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Windows Server 8 Is A Radical Departure From Previous Releases 347

Posted by Unknown Lamer
from the rms-not-impressed dept.
Julie188 writes "While the world is distracted with the Window 8 client, Microsoft is simultaneously working on Windows Server 8. At BUILD, Microsoft unveiled its next-generation server OS under heavy secrecy to a room full of analysts and product testers. WS8 is radically different than its predecessors. There's an argument to make that it's not actually Windows. The code they saw was pre-beta and an obvious attempt to put an arrow in the heart of former-softie-turned-VMware-CEO Paul Maritz. Windows 8 Server editions are to be run in Server Core format (the GUI will be optional). PowerShell has gotten an overhaul and its command list will exceed 2,300 native commandlets in Windows Server 8. Hyper-V has also been revamped and will become massively scalable in the number of VMs supported and in the size of each VM." In related news, it appears that Java now runs on Microsoft's Azure platform.
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Windows Server 8 Is A Radical Departure From Previous Releases

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  • Not surprised that Java runs on Azure now. Even iCloud uses Azure for their backend.

  • by Anonymous Coward on Wednesday September 14, 2011 @01:23PM (#37400788)

    These just sound like incremental improvements. I'm not complaining but adding extra commandlets and features isn't a "radical departure". Plus, the GUI is optional on the current version of Windows Server.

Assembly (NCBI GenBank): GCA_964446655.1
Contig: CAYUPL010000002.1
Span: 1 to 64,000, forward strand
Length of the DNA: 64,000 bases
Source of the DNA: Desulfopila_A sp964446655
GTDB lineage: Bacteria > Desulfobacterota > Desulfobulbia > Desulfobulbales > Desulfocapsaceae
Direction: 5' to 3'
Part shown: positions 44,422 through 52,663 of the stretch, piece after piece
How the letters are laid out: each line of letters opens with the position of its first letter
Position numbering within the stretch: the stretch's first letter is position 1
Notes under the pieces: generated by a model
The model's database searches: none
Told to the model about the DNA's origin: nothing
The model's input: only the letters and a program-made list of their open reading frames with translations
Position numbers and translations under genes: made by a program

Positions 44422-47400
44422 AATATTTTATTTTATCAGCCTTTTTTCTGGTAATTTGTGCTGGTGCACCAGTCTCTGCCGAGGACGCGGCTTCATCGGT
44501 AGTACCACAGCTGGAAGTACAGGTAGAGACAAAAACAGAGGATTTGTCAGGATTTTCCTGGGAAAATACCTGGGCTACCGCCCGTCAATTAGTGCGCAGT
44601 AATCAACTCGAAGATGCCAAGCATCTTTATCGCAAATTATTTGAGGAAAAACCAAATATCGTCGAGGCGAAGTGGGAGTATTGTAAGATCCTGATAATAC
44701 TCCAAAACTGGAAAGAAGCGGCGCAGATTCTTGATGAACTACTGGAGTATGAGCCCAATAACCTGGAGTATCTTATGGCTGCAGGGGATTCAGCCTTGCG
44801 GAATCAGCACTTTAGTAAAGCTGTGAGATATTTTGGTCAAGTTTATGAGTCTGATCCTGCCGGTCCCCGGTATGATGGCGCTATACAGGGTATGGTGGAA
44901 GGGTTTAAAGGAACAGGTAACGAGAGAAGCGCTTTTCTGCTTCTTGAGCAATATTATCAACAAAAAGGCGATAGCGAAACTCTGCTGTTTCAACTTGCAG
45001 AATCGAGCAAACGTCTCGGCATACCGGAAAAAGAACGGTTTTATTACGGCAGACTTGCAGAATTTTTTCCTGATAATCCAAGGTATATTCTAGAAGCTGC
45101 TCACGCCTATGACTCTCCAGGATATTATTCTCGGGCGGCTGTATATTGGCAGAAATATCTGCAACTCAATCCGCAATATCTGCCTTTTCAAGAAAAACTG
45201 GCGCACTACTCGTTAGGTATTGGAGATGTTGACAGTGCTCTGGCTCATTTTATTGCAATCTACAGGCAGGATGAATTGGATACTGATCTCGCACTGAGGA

• by Bert64 (520050)

      It's not optional in the true sense of the word, the system boots up and initialises its video drivers, a window manager and then displays a graphical login prompt. After logging in, you still have a window manager and now have a cli based interface running in a window.

      A true non gui environment would have a full screen cli interface in text mode (i.e. no unnecessary loading of video drivers), and this interface would also be available over a serial console (serial consoles work much better remotely on slow

      • A true non gui environment would have a full screen cli interface in text mode (i.e. no unnecessary loading of video drivers)

        Which would require the hardware to support a text mode. Not all video chipsets on all platforms do. But if only enough driver is loaded to support a terminal emulator, and the operating system still supports old-skool serial consoles, I agree with you.

    • Kind of, but if I remember right, Server 2008 core (without the gui) is missing Powershell, which is a massive hinderance to maintaining it..

  • by roc97007 (608802) on Wednesday September 14, 2011 @01:28PM (#37400864) Journal

    C'mon, Bill, do you really expect us to fall for that AGAIN?

    (Of course, some will... I'm depressed now...)

  • by lennier1 (264730)

    Someone in Redmond realized that a server doesn't necessarily need a GUI???

    • Re: (Score:2, Informative)

      by bloodhawk (813939)
      To be fair they did come to this realisation several years ago now. products like Exchange, DPM and even many windows commands are only fully accessible through CLI/powershell and current versions of win server can run headless for many tasks.
    • by dave562 (969951)

      They realized it a few years, but it looks like they are now thinking about making it mandatory.

      See "Windows Server Core"

  • VMS -> WNT -> W2K -> W2003 -> W2008 -> VMS.

  • While the world is distracted with the Window 8 client

    .
    "The world"? Probably the funniest thing I read all day.

  • And with that Windows catches up with the late 70's. :P

  • its command list will exceed 2,300 native commandlets

    Holy fuck. I don't even know how to process that number of commands to remember.

    • One of the things that made Unix so powerful was that you only really had to understand 20 or so commands, which could be composed in arbitrary ways to get you the behavior you needed. I would guess that many of those 2300 commands are just hard-coded implementations of commonly used compositions of other commands, or that the same tasks could be accomplished by composition.
      • by tgd (2822)

        Thats how PowerShell works, too...